The Luxury of Lunch at the Department Store
For me, glamour is an onion. Not just one, but many more than you think you’ll need — thinly sliced, sautéed into caramel, soused in a broth and wine cocktail, dressed with baguette sops, and then all of it tucked under a thick blanket of toasted cheese and christened French onion soup.
That dish was a lot of what made the St. Louis department store Famous-Barr simply “Famous” to the locals. And I learned a lot eating it under their chandeliers, with cloth napkins and water goblets, long before any stand-alone restaurant would have welcomed a child to the feast. It was a world away from the chaos of our extended working-class family gathered around the table to eat and to argue.
Lunch Is Cheaper than Dinner
In the elegance of the department store restaurant, I sat across the table from my mother who always wanted us to be more than we were. And for me to look like I was worth more than I was. She taught me you never know until you try. And she challenged me to never be the kind of girl who lets the boys win.
But on these days of shopping and eating, she taught me another lesson: Lunch is cheaper than dinner. So if you’re already spending more than you have, that’s the best way to live it up.
Those afternoons of simple luxuries are some of my favorite memories. They connect me to a mother no longer here to share the ritual with, but also to a hundred-year-old tradition of shopping and eating that’s disappearing.
The History of Ladies Who Lunch
The 1890s witnessed a “burgeoning of department stores” says Jan Whitaker, consumer historian and author of The World of Department Stores. These new multi-floor emporiums that met every need from shoes to bed sheets were seen as “a women’s club of sorts,” she says. “And the restaurants were the heart of that.”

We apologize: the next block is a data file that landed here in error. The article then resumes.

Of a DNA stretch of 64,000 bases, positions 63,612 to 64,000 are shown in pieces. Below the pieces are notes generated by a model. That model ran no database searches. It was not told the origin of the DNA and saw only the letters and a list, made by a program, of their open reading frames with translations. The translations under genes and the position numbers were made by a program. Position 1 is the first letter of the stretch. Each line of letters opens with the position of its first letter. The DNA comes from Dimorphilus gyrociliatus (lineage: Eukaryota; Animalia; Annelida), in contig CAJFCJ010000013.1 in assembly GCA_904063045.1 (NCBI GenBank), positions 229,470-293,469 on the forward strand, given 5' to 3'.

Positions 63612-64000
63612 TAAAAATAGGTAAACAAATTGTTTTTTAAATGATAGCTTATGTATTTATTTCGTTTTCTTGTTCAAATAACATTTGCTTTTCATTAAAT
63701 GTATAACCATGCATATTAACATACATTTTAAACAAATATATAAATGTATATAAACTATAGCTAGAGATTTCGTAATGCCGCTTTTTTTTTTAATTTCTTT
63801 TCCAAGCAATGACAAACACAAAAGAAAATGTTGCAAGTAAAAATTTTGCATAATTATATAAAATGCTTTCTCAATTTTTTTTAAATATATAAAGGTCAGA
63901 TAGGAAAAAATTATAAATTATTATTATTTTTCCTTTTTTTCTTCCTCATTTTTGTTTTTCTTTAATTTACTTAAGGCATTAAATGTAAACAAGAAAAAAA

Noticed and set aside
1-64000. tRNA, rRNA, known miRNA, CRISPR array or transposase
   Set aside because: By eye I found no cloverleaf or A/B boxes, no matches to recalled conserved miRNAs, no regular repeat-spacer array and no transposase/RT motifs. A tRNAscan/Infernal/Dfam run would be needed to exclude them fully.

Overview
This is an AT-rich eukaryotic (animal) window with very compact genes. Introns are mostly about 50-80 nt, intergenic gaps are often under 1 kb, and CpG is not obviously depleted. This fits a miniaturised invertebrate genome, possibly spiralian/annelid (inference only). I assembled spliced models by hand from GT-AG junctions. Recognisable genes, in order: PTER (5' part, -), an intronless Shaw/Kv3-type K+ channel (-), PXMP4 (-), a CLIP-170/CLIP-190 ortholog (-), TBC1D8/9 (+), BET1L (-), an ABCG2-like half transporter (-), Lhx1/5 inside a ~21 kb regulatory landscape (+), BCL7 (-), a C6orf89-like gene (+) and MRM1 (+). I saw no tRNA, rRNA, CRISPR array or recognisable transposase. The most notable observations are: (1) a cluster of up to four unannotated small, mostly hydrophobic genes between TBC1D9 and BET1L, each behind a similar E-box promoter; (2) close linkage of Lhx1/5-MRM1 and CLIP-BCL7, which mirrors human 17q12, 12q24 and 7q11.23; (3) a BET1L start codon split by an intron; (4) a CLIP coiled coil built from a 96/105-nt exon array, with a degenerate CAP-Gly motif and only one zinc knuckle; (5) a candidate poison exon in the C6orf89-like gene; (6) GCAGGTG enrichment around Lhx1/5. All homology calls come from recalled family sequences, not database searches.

Some of the larger department stores might house nine or 10 restaurants across the many floors of fashion and housewares. Oftentimes, one was a “grill room” reserved for men, and another was a “tea room” explicitly for women. According to Whitaker, the menus reflected that “feminine space.”
There were “all kinds of fancy and fanciful salads,” she says. “Something you couldn’t always get in regular restaurants.” A tomato stuffed with chicken salad and served on a bed of lettuce was the classic tea room dish — especially between the world wars.
But at the beginning of the 20th century, female shoppers who dined at Marshall Fields’ tea room could choose from 20 different kinds of bread. There was a steady stream of soup, from cream of corn to clam bouillon to gumbo, and a well-stocked “relish menu” that would inspire any new practitioner of the antique art of canning: celery pickles, raisin pickles, pickled peaches, corn relish, stuffed mangoes, East Indian chutney, and “pin money gherkins.”
No matter what they served, the idea was to keep people in the store, says Whitaker, “so that they wouldn’t leave at lunchtime and maybe not come back.”
And it worked. Just as it did with my mother and me. After touching and trying and weighing up all the things we longed for, we would contemplate what we would actually return to buy — our minds made more clear as our appetites were more satisfied with weighty bowls of broth, bread, and cheese.
Keeping the Tradition Alive
I longed to revive the tradition with my own daughter — even, or perhaps especially, 3,000 miles away from St. Louis. When we first emigrated to the medieval city of Norwich, England, I fell for the Jarrold department store and its tidy five floors of English refinement. And then I found Benji’s restaurant secreted away in a corner of the ladies fashion floor.
Although it was recently renamed from the more formal “Mr. Benjamin’s” and the decor eased into casual greys and plums, memories of the department store dining tradition persist. There are still cloth napkins and the culinary leitmotifs of a woman’s world from more than a century earlier: tomato-raisin chutney to sharpen our croque monsieur, a kebab of pickles to brighten our roast beef sandwich.
Then there are the small touches that let a little girl experience grown-up style. Fizzy fruit cordials and marble-top tables. And ginger and salted caramel ice creams dressed with lengths of hard-crack caramel lace.
Many lament the demise of the family dinner, but the real decline of civilization might be better marked by the disappearance of the department store lunch that was once a mark of a certain kind of independence. So seek it out; shop and eat. Whether it’s BG at Bergdorf Goodman in New York or the old-school Walnut Room at the Chicago Macy’s that was once Marshall Fields. Take your mother. Take your daughter. Take your friend. Just take lunch. It’s cheaper than dinner — and well worth the price to save the ritual.
Do you have memories of department store dining? Still grab a bite to eat while shopping today?